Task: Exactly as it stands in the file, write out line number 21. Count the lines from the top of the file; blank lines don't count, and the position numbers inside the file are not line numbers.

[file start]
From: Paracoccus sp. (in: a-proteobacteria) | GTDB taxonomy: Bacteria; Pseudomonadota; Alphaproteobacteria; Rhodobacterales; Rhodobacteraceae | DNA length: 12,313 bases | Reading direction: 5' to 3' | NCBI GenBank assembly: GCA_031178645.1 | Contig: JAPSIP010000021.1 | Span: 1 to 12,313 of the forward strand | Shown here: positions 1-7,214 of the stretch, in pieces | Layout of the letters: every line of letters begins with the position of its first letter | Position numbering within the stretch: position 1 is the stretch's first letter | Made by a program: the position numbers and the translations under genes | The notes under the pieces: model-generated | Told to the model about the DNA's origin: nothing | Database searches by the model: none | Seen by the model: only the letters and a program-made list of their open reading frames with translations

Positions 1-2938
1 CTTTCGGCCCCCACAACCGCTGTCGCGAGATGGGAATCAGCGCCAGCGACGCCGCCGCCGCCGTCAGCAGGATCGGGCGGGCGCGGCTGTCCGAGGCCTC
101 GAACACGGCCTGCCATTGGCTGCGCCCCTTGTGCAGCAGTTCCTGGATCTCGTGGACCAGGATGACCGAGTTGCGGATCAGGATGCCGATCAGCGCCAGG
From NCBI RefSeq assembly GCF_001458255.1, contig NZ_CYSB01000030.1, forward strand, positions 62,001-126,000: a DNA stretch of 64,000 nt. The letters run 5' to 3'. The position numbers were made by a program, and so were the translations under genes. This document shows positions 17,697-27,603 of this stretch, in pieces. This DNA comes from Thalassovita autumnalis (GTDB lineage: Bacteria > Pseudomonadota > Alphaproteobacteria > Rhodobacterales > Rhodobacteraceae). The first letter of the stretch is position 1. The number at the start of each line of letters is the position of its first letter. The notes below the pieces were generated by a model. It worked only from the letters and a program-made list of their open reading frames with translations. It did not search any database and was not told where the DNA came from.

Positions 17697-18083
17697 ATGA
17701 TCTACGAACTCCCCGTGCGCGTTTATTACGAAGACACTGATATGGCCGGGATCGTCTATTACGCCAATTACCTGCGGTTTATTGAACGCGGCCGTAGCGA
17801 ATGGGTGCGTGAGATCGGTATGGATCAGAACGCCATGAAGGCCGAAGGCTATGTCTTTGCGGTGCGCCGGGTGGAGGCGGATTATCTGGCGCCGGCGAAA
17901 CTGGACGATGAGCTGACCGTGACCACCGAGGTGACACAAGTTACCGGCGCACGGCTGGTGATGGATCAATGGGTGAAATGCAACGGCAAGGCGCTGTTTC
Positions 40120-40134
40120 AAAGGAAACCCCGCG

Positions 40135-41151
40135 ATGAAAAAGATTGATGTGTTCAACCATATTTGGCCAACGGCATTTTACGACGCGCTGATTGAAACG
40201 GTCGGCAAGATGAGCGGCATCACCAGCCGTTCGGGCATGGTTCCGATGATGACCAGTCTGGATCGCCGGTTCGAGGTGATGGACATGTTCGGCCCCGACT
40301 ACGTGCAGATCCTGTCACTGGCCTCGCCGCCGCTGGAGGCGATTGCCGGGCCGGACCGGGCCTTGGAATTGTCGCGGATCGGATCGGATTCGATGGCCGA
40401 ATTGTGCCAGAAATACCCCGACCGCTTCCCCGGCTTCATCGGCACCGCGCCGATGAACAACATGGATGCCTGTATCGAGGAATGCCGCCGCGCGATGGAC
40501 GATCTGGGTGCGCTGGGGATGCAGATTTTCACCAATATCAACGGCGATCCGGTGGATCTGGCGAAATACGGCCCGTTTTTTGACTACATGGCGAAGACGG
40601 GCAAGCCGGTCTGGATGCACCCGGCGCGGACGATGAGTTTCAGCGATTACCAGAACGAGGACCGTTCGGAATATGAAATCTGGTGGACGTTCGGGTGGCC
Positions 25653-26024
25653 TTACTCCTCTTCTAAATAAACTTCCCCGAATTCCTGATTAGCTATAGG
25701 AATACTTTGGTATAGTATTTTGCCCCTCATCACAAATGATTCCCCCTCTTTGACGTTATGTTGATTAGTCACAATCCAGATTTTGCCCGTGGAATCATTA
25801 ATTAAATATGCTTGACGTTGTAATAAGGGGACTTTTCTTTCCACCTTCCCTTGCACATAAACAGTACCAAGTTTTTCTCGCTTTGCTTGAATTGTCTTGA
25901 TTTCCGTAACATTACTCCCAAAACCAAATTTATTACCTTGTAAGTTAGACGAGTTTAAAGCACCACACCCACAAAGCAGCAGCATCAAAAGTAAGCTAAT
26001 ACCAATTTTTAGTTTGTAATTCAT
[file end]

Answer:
25653 TTACTCCTCTTCTAAATAAACTTCCCCGAATTCCTGATTAGCTATAGG